School administrators all over the world have been tasked with developing continuity plans for their community in lieu of the evolving Coronavirus (COVID-19) situation. A thoughtful community strategy is an essential component for keeping parents, students, faculty, and staff updated. The following are some best practices we’ve gathered to assist you in developing and disseminating yours.
1. Reference state, national, and international health organizations
Your school is undoubtedly monitoring the recommendations of both local and extra local health organizations. When developing communication language, be sure to provide your community with links, data, and updates from multiple credible sources both locally and at large. By citing a wide range of sources, you communicate that any decisions you are making are not in isolation of the broader situation.
2. Develop a communication “hub”
Most communication will likely be sent via email, but establishing a central place for updates and resources to be easily shared will streamline your communication and limit confusion or redundancy. This will also free up staff to simply direct inquiries to one informational location. Your public website is a good option, but leverage existing parent, student, and teacher portals if possible.
3. Communicate frequently via the “hub” with a consistent, yet flexible message
Given the quickly evolving nature of the situation, members of your community will expect constant updates on how your school is responding. Frequent updates in the “hub” enforce that the health of your community is a priority. Each message should enforce a consistent message, but allow flexibility as the situation continues to change. Not every update needs to be about the virus specifically. Consider using the hub to share about innovative ways students are collaborating on projects, or how a teacher is altering the scope of work to encourage safety and to limit contact.
4. When necessary, tailor communication to address various constituencies
Consider the fact that you may need to develop targeted communications to best address individual group needs. It is likely that not all groups will be affected in the same way and it is vital to communicate with specificity when warranted. For example, off campus programs, athletic teams, and programs relying heavily on in-person resources may be uniquely impacted. Parents will be especially interested to see that the needs of each constituency are being individually addressed as needed.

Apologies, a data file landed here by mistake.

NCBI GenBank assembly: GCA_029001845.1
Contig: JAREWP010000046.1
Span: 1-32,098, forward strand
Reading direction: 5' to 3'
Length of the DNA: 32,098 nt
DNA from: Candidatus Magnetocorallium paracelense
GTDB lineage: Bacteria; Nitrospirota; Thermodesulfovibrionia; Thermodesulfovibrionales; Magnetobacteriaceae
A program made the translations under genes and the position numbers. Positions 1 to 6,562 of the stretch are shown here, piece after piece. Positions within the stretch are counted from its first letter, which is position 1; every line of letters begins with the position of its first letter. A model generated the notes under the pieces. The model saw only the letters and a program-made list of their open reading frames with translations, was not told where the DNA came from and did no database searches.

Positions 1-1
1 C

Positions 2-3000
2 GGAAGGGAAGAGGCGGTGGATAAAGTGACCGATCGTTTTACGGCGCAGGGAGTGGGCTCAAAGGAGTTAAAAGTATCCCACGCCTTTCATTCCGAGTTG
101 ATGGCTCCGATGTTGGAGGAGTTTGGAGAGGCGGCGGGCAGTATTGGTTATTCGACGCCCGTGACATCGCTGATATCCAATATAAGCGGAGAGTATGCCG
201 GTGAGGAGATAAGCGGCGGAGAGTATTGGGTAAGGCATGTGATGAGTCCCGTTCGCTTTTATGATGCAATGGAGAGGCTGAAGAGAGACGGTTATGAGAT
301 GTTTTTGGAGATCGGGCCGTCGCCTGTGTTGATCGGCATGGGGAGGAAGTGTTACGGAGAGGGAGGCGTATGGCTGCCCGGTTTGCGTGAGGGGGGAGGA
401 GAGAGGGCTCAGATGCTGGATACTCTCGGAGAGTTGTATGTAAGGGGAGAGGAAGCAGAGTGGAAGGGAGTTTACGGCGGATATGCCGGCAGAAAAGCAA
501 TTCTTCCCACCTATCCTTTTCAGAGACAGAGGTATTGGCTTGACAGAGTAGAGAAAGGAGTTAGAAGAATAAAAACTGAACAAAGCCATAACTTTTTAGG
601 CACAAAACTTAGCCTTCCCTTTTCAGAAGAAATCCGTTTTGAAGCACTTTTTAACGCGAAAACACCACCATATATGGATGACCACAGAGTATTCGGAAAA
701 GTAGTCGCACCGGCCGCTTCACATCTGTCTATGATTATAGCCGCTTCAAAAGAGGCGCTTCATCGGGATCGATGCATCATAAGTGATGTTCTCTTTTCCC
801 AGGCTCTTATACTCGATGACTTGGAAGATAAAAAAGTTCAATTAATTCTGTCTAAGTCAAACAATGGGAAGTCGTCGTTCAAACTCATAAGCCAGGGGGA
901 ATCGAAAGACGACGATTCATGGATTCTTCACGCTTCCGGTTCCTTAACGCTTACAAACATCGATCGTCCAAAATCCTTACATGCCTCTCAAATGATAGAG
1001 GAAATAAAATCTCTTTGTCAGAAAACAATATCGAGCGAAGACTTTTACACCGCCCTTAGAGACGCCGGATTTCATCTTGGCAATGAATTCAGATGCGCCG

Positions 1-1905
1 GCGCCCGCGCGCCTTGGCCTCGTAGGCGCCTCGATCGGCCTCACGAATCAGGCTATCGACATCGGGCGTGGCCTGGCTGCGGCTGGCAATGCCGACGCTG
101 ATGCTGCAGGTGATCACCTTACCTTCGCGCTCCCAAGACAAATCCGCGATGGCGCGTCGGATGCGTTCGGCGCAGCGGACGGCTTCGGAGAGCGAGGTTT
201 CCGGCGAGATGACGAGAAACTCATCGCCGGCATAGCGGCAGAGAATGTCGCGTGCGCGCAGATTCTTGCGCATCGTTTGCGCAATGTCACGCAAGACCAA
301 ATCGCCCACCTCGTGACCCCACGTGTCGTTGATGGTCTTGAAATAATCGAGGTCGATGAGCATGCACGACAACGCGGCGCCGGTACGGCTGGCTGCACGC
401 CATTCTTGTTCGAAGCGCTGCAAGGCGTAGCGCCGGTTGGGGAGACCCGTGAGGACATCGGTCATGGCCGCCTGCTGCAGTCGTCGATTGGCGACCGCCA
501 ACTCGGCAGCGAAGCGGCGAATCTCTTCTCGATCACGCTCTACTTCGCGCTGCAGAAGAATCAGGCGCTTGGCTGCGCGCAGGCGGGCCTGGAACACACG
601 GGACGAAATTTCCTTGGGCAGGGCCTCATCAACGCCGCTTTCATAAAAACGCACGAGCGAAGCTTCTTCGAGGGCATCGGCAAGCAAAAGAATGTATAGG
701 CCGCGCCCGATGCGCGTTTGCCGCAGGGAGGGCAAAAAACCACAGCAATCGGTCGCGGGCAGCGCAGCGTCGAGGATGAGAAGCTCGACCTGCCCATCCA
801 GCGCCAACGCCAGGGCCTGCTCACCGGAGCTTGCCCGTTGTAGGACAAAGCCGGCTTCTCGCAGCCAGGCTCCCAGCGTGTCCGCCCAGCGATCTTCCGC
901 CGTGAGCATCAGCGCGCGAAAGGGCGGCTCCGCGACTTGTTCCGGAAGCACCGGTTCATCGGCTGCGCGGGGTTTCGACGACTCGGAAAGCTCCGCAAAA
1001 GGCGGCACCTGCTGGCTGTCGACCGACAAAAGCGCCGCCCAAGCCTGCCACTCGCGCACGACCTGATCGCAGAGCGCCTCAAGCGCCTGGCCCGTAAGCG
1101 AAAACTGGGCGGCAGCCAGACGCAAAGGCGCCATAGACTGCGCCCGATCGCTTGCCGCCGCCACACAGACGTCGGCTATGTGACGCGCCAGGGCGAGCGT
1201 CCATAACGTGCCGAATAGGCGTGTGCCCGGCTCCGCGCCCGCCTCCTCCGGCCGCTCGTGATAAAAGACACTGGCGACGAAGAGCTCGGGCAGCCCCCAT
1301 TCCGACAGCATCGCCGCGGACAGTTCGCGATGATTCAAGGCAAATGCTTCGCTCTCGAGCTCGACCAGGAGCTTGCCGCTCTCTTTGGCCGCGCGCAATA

5. Make sure the technology office is involved in strategic decisions
You are likely already relying on technology more heavily. And if not, you should begin building that inevitability into your planning. Your technology office will be central for any continuity planning. For example, deciding whether it is better to leverage your existing LMS (learning management system) or to use Zoom to conduct leadership team meetings, will require their input. A representative from the technology office should be present at all planning meetings to help develop and facilitate similar considerations.
6. Reach out to other schools in the area
Last week, Veracross hosted a cybersecurity event, which was attended by 22 different schools. Although COVID-19 was not a part of the schedule, every school I spoke with had spent most of their time over the past few weeks in meetings about how the school is responding. Reach out to your counterpart at a nearby institution to hear what they are doing and to share ideas. Leverage and combine experience as educators and administrators to find unique local solutions. We also recommend the ATLIS (Association for Technology Leaders at Independent Schools) clearinghouse for resources for technology leaders.
7. Lean on your school’s mission statement and values
Use this situation to reinforce the values that make your institution unique. For Veracross, these values are service, humility, and excellence. These values provide a framework and litmus test for every decision we make affecting our employees and clients. This is probably the hardest and yet most important part of any communication strategy. Once you have gathered the latest informational updates, isolate your institution’s key value(s) and assess all subsequent choices through that lens. Not only does this help keep your community feeling unified and secure, but also ensures that your planning will be curated based on facts and values rather than fear.
8. Place focus on creative solutions
Independent schools are uniquely equipped to explore creative solutions with more flexibility. Why not work by tapping into some out of the box possibilities and highlighting the special framework that independent schools have cultivated? Consider the courses that will be most directly affected by a move to an online format. How can we accommodate them best? How can we account for the human connection piece in a situation like this? What tools and approaches do we leverage to ensure relationships are not compromised in a time when social distancing is critical? Independent schools can and should approach these questions from a variety of angles to find a way to do what they do best: foster a meaningful connection.